It was during her time with Notre Dame that she coached the Canadian women's lacrosse team. During her tenure from 1999 to 2005, she led Canada to fourth-place finishes in the World Cup in 2001 and 2005, creating many memories along the way.
“We played Scotland in one of the quarterfinals in one of the rounds of the World Cup, and they linked arms and sang their anthem with no accompaniment,” Coyne said. “One year we shared a hallway with the Germans. They were in a different pool but were so supportive of our team.”
Her dedication and success in the sport was honored in 2011 as she received the IWLCA's Diane Geppi-Aikens Memorial Award, which honors lifetime achievement in college women's lacrosse.
“It was really unexpected,” Coyne said. “To be supported in that way by my peers is a tremendous honor. I cannot even explain it. It caught me off guard. It is an honor that they thought of me so highly.”
Coyne felt a need to come home in 2011. Her mother was placed in hospice care and died in 2009. Coyne flew in and out of Pittsburgh during that time, which overlapped with the Irish's season.
“It was a crazy schedule,” Coyne said. “It was hard.”
But once her father's health started to decline, she decided it was time to make a full-time return.
Coyne stayed in the coaching game, though, and in 2012 was an assistant coach with the Duquesne.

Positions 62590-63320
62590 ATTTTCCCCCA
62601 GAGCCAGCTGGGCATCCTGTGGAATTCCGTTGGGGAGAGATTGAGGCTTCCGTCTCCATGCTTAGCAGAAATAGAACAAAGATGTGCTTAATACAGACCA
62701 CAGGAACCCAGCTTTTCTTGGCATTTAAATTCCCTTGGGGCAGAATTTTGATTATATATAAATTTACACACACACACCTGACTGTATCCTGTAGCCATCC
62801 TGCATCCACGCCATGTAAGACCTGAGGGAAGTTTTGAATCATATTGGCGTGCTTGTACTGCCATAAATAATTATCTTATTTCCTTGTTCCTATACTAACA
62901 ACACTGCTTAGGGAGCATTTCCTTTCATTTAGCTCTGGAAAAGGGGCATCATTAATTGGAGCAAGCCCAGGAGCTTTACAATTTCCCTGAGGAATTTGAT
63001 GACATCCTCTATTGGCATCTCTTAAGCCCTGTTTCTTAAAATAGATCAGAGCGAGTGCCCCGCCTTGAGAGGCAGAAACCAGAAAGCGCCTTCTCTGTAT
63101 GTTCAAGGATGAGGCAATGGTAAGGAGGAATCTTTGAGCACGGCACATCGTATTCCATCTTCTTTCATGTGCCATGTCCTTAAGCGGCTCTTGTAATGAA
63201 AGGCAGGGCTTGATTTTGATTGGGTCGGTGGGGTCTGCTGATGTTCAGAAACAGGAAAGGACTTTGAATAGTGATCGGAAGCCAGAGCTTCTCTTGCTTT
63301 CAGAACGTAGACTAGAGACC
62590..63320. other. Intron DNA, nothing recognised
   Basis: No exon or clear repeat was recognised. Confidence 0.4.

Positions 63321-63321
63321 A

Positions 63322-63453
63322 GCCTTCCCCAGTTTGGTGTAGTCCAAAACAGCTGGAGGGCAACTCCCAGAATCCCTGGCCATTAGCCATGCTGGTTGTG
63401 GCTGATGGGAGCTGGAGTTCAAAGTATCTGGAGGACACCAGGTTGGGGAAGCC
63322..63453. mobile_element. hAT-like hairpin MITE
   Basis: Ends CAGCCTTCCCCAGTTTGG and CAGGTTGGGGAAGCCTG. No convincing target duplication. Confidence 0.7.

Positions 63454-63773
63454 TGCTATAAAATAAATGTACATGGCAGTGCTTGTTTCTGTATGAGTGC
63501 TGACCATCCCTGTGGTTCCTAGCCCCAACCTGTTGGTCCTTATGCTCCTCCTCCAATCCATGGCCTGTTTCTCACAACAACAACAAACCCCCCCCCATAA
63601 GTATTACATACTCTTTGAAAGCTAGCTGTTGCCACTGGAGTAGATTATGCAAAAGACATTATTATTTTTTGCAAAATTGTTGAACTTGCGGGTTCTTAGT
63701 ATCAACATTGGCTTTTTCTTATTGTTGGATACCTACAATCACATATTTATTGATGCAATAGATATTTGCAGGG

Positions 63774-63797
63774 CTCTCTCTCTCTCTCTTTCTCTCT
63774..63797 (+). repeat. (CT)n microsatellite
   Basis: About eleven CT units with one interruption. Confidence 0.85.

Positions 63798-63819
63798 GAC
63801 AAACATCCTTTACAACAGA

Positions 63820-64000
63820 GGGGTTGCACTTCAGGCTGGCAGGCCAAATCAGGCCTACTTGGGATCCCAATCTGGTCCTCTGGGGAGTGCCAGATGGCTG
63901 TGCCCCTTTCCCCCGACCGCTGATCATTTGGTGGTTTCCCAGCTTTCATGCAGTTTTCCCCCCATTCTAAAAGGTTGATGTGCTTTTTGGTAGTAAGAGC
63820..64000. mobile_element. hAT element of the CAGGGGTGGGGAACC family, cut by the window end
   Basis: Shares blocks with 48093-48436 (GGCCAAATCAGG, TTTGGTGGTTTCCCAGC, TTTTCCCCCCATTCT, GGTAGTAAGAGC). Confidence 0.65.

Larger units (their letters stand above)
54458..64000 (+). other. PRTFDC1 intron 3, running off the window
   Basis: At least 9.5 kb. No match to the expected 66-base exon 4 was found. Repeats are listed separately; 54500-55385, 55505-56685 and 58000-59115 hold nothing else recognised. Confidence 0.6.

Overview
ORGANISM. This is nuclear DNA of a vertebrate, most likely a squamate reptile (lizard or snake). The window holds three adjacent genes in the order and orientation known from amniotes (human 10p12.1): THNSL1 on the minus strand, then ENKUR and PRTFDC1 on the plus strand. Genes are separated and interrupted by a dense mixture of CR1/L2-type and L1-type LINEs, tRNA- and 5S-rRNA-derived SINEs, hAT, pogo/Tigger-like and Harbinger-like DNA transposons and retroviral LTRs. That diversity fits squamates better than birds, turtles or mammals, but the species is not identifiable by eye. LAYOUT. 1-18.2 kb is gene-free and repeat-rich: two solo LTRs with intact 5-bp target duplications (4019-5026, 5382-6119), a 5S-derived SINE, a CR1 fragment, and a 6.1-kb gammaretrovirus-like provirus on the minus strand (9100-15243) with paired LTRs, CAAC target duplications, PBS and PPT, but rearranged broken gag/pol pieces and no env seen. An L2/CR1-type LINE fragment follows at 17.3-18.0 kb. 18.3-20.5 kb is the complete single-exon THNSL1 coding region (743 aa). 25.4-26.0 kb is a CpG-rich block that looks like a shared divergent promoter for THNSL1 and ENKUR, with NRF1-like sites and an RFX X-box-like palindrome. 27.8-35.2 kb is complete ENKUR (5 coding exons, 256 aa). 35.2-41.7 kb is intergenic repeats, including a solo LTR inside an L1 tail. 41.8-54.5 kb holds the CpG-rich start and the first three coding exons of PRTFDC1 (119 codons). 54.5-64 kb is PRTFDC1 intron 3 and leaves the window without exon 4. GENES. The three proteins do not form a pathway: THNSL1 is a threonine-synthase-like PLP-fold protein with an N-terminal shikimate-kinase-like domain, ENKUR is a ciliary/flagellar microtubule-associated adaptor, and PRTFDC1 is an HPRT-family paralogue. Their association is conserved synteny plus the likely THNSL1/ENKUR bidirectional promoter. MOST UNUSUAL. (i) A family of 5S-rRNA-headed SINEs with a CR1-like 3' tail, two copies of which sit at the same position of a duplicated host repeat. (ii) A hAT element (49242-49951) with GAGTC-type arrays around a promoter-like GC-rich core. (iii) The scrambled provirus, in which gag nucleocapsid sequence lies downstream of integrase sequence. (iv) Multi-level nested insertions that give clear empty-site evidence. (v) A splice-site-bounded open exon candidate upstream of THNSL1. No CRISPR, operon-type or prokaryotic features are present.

Her time away from being a head coach didn't last long as she became the Washington & Jefferson coach in 2013. It will be another building process for Coyne as the Presidents' program has only been around since 2008.
Her first task will be to get experienced players on the roster. The 2013 team featured five freshmen and three first-year players from other sports — two from the soccer team and one from the field hockey team.
The Presidents finished 4-8 in 2013. While the final mark wasn't what they had hoped for, the seniors appreciated the guidance of the new coaching staff.
“It was kind of nerve-racking coming in and not knowing the coaches,” Kelsey Kraus said. “But we met them, and it was fine. As the season went on, our chemistry started to build.”
While Coyne has had many experiences during her career, her initial year in W&J was filled with firsts.
“Entering the last week of the season, we had a girl break her ankle,” Coyne said. “Twenty-five years of coaching, and that has never happened (to me) before. We had to play a game with no subs.”
Coyne's influence on the team could be seen that night as the team rallied and defeated St. Vincent, 15-11, in the regular-season finale.
While Washington & Jefferson still has a way to go to match the success of Coyne's previous stops and lacks the facilities and recruiting power of Notre Dame, she isn't getting anxious.
She is just enjoying the ride.
“I love the game,” Coyne said. “I love every aspect of it. I got into coaching because I needed a job, and 25 years later, I am still doing it. It has been an awesome experience.”
Nathan Smith is a staff writer for Trib Total Media. He can be reached at firstname.lastname@example.org or 412-388-5813.